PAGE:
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Chef Flynn
by Karen Schollemann

“Bibbidi-Bobbidi-Boo” the beloved animated movie, Ratatouille, has come true, but this time in the shape of a 10-year-old boy (and documentary film), called Chef Flynn. Like Remy, in the beginning of Ratatouille, Flynn McGarry begins Cameron Yates’ documentary by hunting for edible flowers, herbs and vegetables that fit together for an extraordinary, but exquisite, culinary experience.

This documentary, which is part of the Culinary Cinema, tells the true story of a boy, Flynn McGarry, who starts serious cooking at the age of 10. He claims that 10 years of childhood was enough and begins to teach himself how to cook mainly via YouTube and Thomas Keller's The French Laundry Cookbook. However, this is not just the tale of a boy’s climb to foodie fame, but also the unraveling developments of a mother-son relationship, when the mother, Meg, realizes that her son has unusual culinary talents. Being in a creative line of work, cinematography, herself, she begins making home movies of her son at an early age.

At 10, Flynn also finds cooking a way to cope with his parents’ recent divorce as well as with his difficulty in fitting in at school. All his passion, his energy goes into creative cooking. He has always shown an artistic ardor and, coupled with his desire to pep up his mom’s “pretty boring” cooking, he and his mom turn their living room into a supper club, called “Eureka” and Flynn’s bedroom into a kitchen, modeled after the kitchen in Alinea (three-star Michelin restaurant in Chicago). According to Flynn, every dish not only has to give the taste buds a thrill but must also be like a perfect painting. His ultimate goal or fondest dream from the beginning and throughout the film is to open his own restaurant in New York City when he turns 19.

By the time Flynn is 13, he has already been featured in The New Yorker “Talk of the Town” as well as become well-known among the Hollywood crowd for his supper club where he creates dishes usually consisting of 8-14 deliciously artistic courses served in his living room.

Meg supports Flynn’s never-ending appetite for conceiving new menus and they opt for home-schooling. Being more flexible, Flynn starts doing apprenticeships at such renowned restaurants as Daniel Humm's Eleven Madison Park and Alinea  in Chicago. Then Yates discovers him and begins filming. At 15, the New York Times Magazine features him as the up-and-coming teenage prodigy.

How does Flynn cope with all this fame?  He, himself, says he tries to stay focused on his work and ignore the media; in other words, he’s just cooking a dinner. When they ask Meg if she worries about Flynn working 15 hours a day, she says that it comes from him; she supports but never pushes him.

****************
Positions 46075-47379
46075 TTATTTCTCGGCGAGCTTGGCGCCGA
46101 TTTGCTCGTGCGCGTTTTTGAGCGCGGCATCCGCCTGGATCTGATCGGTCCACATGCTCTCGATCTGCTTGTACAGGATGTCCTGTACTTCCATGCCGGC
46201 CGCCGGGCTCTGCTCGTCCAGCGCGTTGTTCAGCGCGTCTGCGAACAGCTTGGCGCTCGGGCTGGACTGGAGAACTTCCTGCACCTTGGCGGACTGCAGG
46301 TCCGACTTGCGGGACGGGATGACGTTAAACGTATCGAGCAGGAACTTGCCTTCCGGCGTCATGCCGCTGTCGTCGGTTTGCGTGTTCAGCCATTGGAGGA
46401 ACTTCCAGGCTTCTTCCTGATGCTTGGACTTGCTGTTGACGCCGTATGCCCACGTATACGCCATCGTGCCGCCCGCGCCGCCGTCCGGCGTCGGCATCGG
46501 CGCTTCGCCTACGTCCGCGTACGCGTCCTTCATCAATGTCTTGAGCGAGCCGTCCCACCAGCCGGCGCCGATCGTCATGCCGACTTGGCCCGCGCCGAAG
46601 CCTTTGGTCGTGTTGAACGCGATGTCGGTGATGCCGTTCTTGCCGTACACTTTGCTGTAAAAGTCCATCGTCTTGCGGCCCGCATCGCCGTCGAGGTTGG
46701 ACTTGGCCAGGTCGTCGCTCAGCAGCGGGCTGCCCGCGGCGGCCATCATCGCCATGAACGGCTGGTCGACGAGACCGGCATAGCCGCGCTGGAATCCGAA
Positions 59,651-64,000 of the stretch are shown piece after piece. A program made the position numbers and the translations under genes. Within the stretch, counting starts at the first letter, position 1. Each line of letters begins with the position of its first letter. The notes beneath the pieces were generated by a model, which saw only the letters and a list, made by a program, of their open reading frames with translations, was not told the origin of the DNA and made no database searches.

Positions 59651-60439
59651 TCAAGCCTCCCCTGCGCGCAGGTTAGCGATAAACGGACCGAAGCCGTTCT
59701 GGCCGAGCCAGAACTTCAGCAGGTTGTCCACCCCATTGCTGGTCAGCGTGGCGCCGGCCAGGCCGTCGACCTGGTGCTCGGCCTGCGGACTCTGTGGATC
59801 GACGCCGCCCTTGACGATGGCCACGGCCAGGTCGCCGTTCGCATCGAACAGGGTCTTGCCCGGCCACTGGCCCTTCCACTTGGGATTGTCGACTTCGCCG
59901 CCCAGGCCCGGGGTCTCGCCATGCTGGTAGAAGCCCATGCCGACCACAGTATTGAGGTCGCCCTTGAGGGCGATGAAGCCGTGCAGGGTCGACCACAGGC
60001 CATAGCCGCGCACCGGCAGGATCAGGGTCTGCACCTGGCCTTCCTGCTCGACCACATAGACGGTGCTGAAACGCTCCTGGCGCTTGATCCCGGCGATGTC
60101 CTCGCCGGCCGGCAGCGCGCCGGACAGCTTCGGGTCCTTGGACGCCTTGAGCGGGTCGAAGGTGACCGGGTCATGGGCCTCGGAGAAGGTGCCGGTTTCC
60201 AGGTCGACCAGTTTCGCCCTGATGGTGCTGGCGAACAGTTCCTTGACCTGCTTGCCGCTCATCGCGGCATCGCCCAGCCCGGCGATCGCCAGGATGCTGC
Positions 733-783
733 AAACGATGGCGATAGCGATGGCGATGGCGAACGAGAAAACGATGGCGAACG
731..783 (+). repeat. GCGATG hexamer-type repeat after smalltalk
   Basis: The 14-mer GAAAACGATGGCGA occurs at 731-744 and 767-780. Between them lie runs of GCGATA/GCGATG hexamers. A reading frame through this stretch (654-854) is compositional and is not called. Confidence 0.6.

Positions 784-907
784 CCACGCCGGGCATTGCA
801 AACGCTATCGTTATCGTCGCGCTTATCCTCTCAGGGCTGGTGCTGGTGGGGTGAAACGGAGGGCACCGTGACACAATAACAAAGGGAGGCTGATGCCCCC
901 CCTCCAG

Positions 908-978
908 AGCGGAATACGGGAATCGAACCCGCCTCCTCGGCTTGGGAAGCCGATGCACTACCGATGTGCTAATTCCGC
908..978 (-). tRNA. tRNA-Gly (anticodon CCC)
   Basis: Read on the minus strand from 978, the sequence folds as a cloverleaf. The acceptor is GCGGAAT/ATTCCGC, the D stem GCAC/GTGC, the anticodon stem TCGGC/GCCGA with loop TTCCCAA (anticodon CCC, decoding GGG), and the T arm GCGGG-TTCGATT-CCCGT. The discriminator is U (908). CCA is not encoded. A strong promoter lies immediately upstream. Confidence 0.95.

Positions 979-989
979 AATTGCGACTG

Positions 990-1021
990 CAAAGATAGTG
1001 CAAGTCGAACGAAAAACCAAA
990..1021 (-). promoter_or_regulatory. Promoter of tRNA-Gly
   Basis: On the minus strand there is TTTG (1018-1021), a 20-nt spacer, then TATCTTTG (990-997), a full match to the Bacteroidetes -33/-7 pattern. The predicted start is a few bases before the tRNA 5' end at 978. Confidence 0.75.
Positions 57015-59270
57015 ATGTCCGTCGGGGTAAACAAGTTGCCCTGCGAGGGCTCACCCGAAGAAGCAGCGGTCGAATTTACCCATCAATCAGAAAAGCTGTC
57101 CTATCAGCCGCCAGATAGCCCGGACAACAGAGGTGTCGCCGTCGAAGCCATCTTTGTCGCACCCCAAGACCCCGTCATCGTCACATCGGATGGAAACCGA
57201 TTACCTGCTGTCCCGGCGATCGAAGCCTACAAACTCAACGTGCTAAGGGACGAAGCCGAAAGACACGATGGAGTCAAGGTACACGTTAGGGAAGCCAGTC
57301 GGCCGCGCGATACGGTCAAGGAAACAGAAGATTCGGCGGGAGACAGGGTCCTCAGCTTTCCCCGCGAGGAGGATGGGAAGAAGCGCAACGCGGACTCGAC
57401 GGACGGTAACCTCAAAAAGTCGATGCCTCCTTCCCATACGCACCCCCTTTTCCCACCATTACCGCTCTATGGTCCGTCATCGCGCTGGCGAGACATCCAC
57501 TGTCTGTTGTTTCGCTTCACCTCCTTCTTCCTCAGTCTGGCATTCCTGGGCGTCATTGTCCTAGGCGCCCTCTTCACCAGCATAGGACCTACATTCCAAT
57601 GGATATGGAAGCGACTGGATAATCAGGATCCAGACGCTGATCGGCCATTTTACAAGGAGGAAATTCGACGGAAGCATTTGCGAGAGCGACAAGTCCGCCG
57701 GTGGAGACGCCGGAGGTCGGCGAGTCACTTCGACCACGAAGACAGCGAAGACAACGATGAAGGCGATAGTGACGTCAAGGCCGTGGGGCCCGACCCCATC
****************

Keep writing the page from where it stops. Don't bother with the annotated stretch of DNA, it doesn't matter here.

This sweet harmony between mother and son goes a bit sour when Flynn turns 16 and becomes a full-fledged teen. Flynn doesn’t always want his mom filming him and finds her somewhat annoying, when she is too “supportive.” Yates captures this change masterfully when he films Flynn and his mother as they go to New York for the debut of his NYC Pop Up. Tension builds up between the two, things go wrong and when Meg goes into the dining room to calm the guests, Flynn begs his co-workers, “Get my mother out of the dining room!”

All this leads up to the realization of Flynn’s dream---to have a restaurant of his own in New York City. The film ends with the now 19-year-old Flynn moving alone to New York City, doing a few pop ups, picking out vegetables at a market and, according to plan, about to open his very own restaurant in New York’s Lower East Side. The name will be Gem (Meg spelled backwards). Not surprisingly, it will be modeled after his super club Eureka with a Living Room, which is open all day until 5 PM for coffee and sweets. In the evening, the lucky diners can get snacks and an aperitif in the Living Room before they imbibe in the eight-course tasting menu served in the Dining Room. Some of the things he might serve include peanut Ritz Crackers with foie gras, king crab with leeks and grapefruit or his signature smoked red beets.

Loving food, I found the film deliciously entertaining but also thought-provoking and motivating. Videos of Flynn at work made my mouth water and my soul wish for more. The mother-son theme that evolved from Meg’s countless videos plus the five years of Yates’ filming were telling as well as touching. We see firsthand how a young prodigy unfolds his talents in an environment of unbridled creativity generated by his mom to become one of the most talked about cooks today. However, although Meg’s videos certainly gave us the inside view, they were at times too many, too jittery and too “homemade.” Occasionally I had to close my eyes to keep from getting dizzy. Sometimes Meg’s voice-over became too overpowering. However, Yates‘ footage successfully elucidated on the mother-son-theme and acclaimed Flynn’s natural flair for creative cooking.

Only through hard work, determination and an ability to shrug off unjust critic was Flynn able to get where he is today. This is then not just a foodie film, but also a film that aspiring young people should see---not only cooks, but also all those following their dream or passion.

By the way, Gem just opened on February 27, so if you happen to be in New York City, make sure and reserve a table.  It’s only $155.00 per person (tip included!)